second taste of World Cup glory
event proves sport erases conflict
By Ijaz Chaudhry
Since Pakistan's victory in the inaugural hockey World Cup of 1971, they failed to win either the World Cup or the Olympic gold. So Pakistan hockey was badly in need of some global title to break this jinx. Pakistan played India in a home and away four-Test series during the early part of 1978 to prepare for the World Cup.
It was the first ever hockey test series between these two countries.
Pakistan had a highly talented and experienced squad with most of the players especially in the frontline and deep defence playing together for quite sometime and won the series three matches to one but suffered a setback in the last test.
Great right full-back Manzoorul Hasan, whose pairing with left full-back Munawwaruz Zaman was perhaps the finest in the history of the game, got his arm fractured. Standby Ehsanullah, whose only international experience was with the Pakistan youth team tour of East Africa in 1974, was inducted in his place.
During the series, quite a few weaknesses of Pakistan came to the fore.
They failed to convert a single penalty-corner and even wasted the two penalty strokes that came their way.
But by the time, the side arrived in Buenos Aires, the capital of Argentina; they had been put through an intensive preparatory and corrective phase. Manager Abdul Waheed Khan very courageously told the journalists that he would not let the Europeans destroy the beauty of hockey by winning the World Cup through penalty-corner goals.
It was no mere boasting as the Greenshirts had done their home work. Videos of penalty corner experts like Dutch maestro Paul Litjens had been minutely observed and various roles were assigned to different players to thwart penalty corners.
The legendary goal keeper Saleem Sherwani knew how much forward he had to come out of the goal-line while defending a penalty-corner. Akhtar Rasool was trained to stop the ball on the goal-line in case the goal keeper was beaten.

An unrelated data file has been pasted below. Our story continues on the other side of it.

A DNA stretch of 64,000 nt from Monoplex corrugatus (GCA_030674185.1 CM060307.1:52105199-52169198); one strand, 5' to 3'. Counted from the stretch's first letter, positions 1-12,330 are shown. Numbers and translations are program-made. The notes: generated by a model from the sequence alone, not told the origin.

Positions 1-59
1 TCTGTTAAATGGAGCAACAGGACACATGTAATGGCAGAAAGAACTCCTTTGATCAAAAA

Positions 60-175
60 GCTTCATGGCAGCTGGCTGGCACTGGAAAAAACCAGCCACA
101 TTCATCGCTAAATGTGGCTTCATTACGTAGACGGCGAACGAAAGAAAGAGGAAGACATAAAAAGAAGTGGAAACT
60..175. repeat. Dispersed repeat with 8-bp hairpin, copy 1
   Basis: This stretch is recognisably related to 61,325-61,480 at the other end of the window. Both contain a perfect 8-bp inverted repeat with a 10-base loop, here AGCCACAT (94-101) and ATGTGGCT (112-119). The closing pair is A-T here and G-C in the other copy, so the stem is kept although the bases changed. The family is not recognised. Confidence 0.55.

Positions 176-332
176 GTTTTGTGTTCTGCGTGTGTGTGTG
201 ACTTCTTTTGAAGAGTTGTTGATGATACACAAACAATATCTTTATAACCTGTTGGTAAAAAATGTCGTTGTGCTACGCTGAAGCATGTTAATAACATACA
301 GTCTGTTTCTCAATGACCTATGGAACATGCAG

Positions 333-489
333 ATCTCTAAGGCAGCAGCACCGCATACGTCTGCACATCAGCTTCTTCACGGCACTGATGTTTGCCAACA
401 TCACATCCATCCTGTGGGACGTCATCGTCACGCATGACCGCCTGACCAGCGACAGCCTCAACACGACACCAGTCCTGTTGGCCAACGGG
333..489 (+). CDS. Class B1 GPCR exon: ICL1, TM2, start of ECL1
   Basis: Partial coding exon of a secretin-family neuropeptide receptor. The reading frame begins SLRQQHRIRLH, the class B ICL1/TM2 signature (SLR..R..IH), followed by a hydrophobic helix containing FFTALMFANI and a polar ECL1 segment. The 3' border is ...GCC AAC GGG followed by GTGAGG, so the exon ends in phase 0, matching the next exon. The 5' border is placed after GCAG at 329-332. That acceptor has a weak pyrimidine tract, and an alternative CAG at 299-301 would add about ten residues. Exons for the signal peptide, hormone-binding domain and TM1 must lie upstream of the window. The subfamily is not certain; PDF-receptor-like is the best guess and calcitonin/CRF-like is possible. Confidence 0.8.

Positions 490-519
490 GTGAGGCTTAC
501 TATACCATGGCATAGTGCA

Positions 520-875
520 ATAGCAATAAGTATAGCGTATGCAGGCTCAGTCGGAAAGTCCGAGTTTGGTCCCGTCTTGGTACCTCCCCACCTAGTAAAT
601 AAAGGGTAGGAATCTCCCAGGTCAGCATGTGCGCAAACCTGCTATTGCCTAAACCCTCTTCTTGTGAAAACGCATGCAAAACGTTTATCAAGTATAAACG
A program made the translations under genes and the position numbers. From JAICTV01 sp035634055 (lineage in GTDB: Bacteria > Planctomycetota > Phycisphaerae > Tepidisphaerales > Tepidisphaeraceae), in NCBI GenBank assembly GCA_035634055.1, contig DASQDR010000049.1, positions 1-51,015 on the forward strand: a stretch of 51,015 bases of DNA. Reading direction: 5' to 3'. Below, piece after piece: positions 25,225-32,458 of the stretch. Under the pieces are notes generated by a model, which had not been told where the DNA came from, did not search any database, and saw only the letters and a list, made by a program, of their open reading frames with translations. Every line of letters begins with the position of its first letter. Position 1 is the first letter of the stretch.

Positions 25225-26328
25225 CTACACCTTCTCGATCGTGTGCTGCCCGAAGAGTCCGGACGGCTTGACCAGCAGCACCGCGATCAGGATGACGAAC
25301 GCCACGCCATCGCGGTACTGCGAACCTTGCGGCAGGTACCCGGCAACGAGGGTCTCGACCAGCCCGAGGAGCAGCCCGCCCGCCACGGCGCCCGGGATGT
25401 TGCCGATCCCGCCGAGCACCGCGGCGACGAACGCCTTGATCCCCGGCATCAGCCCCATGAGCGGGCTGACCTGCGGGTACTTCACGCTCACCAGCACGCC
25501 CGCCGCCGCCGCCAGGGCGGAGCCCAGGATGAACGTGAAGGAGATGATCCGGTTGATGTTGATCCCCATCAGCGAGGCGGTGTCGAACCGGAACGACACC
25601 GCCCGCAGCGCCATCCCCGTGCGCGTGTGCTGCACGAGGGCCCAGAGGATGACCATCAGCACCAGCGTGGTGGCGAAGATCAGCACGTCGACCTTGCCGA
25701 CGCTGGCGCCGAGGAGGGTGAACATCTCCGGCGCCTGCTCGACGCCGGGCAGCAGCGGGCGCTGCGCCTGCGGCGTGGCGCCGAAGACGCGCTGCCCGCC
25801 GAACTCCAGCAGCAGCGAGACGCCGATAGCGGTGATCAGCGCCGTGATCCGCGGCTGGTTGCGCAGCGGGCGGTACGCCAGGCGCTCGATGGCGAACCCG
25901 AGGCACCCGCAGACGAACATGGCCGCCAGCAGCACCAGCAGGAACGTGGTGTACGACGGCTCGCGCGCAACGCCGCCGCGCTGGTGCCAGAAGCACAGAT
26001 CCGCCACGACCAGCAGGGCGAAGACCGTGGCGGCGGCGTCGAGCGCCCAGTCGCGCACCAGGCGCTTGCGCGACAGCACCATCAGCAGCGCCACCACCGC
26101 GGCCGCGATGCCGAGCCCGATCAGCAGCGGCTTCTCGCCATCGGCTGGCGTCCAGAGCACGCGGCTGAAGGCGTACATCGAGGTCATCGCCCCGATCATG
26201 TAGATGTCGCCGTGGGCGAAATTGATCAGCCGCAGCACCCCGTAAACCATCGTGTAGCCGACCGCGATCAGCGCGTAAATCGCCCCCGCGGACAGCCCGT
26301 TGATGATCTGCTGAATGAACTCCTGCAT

But the prime actor in nullifying the penalty corners with his courage, speed and anticipation was to be skipper Islahuddin in his well-known role of dasher on the opponents' penalty corners.
This well-organised defence was complemented by a magnificent forward-line comparable to any in the history of the game.
All this combined with the supreme physical fitness and a determined approach made Pakistan firm favourites to land the title.
Torrential rains a day prior to the opening made little difference to Pakistan. They began like lightning and humbled Ireland (9-0) and Italy (7-0).
After two easy rides, Pakistan faced better opposition but still prevailed against Holland (3-1), Malaysia (3-0) and Spain (2-1). They rounded off their pool campaign with a resounding (7-0) win over the hosts.
Pakistan's offensive strategy was mainly based upon the concept of double attack. If an attack from the right side failed, then they made all the efforts to immediately initiate a move from the left side on the assumption that most of the opponents' defence would have become concentrated on the right side, and vice versa.
In the semifinal, Pakistan came face to face with the mighty Germans. The Germans had already caused a sensation by trouncing the reigning champions, India 7-0. In the semifinal, though, Pakistan's mental preparedness carried them through.
In a frustrating match for Pakistan, they sent down waves after waves of attacks only to be denied, sometimes by the dogged German deep defence and on other occasions by sheer bad luck. On one occasion; even with the goal-keeper beaten, a German defender arrived from nowhere to clear the ball from the goal-line.